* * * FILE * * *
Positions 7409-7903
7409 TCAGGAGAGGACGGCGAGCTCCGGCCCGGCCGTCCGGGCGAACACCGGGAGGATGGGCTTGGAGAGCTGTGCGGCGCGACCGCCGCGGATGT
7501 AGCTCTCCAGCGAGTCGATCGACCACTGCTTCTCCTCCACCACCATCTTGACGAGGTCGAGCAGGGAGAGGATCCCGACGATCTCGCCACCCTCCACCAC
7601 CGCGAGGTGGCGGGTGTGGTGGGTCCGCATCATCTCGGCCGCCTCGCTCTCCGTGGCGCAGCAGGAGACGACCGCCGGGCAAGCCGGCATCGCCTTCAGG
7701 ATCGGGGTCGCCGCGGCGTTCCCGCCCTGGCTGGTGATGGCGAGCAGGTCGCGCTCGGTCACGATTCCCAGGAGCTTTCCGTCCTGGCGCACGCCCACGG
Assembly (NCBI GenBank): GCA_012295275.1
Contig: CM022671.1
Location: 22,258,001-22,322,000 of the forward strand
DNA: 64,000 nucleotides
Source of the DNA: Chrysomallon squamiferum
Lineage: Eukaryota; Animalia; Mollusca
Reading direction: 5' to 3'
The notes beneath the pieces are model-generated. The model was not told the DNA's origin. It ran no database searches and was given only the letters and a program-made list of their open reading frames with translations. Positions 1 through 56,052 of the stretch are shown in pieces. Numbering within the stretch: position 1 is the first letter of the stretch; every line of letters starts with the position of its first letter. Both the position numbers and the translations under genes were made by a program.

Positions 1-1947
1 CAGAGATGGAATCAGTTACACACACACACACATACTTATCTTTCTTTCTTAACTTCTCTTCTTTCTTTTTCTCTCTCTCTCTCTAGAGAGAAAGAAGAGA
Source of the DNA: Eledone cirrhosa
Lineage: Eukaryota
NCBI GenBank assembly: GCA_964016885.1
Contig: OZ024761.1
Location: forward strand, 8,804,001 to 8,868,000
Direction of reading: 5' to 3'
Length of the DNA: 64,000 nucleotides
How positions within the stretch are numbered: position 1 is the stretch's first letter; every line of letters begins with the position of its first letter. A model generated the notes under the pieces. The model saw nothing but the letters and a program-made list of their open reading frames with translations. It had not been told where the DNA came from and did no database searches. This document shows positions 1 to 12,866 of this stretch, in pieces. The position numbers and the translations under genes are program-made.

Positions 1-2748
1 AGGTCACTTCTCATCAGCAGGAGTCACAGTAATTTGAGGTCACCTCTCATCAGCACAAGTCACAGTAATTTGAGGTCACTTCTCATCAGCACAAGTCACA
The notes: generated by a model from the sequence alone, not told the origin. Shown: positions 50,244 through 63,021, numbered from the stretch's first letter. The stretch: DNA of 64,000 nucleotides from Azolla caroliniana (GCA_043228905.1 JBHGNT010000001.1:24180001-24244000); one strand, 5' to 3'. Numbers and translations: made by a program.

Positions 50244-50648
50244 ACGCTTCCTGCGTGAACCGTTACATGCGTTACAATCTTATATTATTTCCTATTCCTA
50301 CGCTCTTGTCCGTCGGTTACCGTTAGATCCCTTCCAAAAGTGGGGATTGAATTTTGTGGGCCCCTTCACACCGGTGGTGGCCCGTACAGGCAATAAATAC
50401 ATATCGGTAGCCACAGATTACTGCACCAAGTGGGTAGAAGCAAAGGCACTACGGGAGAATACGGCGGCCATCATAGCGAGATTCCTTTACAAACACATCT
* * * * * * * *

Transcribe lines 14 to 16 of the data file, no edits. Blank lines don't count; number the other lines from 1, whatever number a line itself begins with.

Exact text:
Positions 1-1947
1 CAGAGATGGAATCAGTTACACACACACACACATACTTATCTTTCTTTCTTAACTTCTCTTCTTTCTTTTTCTCTCTCTCTCTCTAGAGAGAAAGAAGAGA
Source of the DNA: Eledone cirrhosa